This is a brilliant idea but a forgivable and forgettable plan of action. The world is moving toward organic food, sustainable and inclusive growth, harmonic existence and a lot many other English phrases. When it comes to nature, there seems to be an overwhelming consensus. However, when about people, we are still unsure about how to get the best out of them.
There is one school of thought and action, best example of which are the tech companies. Google showed HRs around the world that you can pamper people on a daily basis, let go of constant monitoring, have them bring their dogs to office and even let the work on their pet projects from office (20 percent time) without going bankrupt.
Facebook has its Hackamonth and no one is complaining, so far. Skype’s new office in Stockholm, designed by pS Arkitektur, doesn’t look anywhere close to office, a kindergarten for grown-ups would be a more appropriate description. These are the sort of places where Alice will go to work if she doesn’t go to wonderland.
Why are these companies so intent on creating a parallel work-verse for their employees? These are all tech companies, the employees are all engineers. But is that it?
Ratan Tata doesn’t seem to agree with this work ethic for the top management (and for the British, as some newspapers pointed out). In a recent interview with The Times newspaper in London, he allegedly criticized the management practices of Corus and Jaguar Land Rover at the time of acquisition. His objection, as is understood, was the lack of willingness to “go the extra mile” and to leave early on Friday afternoons. It seems the first change brought about after the acquisition was to tie people to their desks on Friday afternoons.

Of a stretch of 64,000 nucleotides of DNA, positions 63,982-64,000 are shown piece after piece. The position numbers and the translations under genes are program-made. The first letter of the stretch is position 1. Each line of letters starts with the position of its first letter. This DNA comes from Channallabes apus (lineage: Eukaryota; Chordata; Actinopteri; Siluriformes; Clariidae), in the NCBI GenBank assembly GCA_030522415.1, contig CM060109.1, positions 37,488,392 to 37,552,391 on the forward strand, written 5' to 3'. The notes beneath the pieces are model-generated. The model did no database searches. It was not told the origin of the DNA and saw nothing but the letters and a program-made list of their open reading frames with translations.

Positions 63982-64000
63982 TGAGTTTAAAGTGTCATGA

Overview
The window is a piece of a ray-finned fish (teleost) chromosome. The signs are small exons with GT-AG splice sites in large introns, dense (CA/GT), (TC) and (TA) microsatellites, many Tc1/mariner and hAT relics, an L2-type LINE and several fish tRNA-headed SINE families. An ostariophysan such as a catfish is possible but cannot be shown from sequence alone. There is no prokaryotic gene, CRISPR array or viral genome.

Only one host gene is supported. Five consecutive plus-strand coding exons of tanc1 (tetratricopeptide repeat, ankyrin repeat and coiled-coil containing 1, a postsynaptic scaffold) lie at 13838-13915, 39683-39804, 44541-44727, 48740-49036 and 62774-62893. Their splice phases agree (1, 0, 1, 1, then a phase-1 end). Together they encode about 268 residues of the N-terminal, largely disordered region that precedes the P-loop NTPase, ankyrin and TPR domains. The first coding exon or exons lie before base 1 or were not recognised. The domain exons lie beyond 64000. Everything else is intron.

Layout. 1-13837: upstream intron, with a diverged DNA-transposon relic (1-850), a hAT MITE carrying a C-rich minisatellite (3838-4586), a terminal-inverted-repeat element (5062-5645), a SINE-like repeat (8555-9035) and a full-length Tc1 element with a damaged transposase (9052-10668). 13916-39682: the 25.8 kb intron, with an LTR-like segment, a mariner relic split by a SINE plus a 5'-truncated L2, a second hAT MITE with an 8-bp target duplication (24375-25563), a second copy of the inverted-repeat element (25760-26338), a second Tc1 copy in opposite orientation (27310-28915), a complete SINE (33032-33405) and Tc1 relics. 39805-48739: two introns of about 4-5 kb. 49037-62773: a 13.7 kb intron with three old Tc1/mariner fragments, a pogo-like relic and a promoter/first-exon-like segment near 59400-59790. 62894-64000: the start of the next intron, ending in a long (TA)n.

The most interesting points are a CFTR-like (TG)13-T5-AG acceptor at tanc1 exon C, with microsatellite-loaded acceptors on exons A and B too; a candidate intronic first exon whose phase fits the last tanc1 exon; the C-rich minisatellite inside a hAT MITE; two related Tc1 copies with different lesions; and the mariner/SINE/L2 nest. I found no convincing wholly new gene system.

In today’s economy and state of joblessness, very few will mind putting in a full day on Friday. Most of us are already working on Saturdays and at times, on Sundays. Then what is the fuss about? The poor guy put in words what was the unwritten code anyway? We all know companies all over the world exploited employees in before the recession (to avoid it), during it (not to make matters worse) and well after it (it’s not over yet!).
It’s not fair to push the case against Tatas. Their companies are in India are known for employee benefits and job security that compares only with jobs in the government sector. People felt offended not because of what he said but more because of what it implied. It meant that companies may not be looking at sales sheets, turnover data, profitability or productivity. They will be looking at the clock. If you leave early, you are not sincere, you are a bad example and you won’t be tolerated with.
I have a friend who works in the art/academic sector, definitely the most liberal when it comes to work timings. All was well until an enterprising old man was elevated from an administrative to managerial position. In an effort to prove his eligibility and loyalty to the organization, the grey head started making recommendations which shocked the other employees no end.
What happened next? People, who were not thinking of changing yet, started applying to other places. Those, who could not leave, started cribbing and new recruits turned up less and less on the joining day.
Was anything done to repair the damage? Nope. Those who are blind enough to implement such rules are blind enough to notice their impact too. This is not about one center or organization. All of us know people who hate their jobs for this harassment and hate themselves for putting up with it.
But there are many amongst us who are/have to implement these rules too. We need to sincerely realize that having designated working hour doesn’t mean the employees will suspend normal life for that duration.
Organizations rent the skills of a person, who has the agency to offer these to anyone else too. It is like any other hardware or tool we rent, we can use it anyway we like but with responsibility. If it is not returned in its original condition, we have to pay the damages. Only if men treated as rented tools!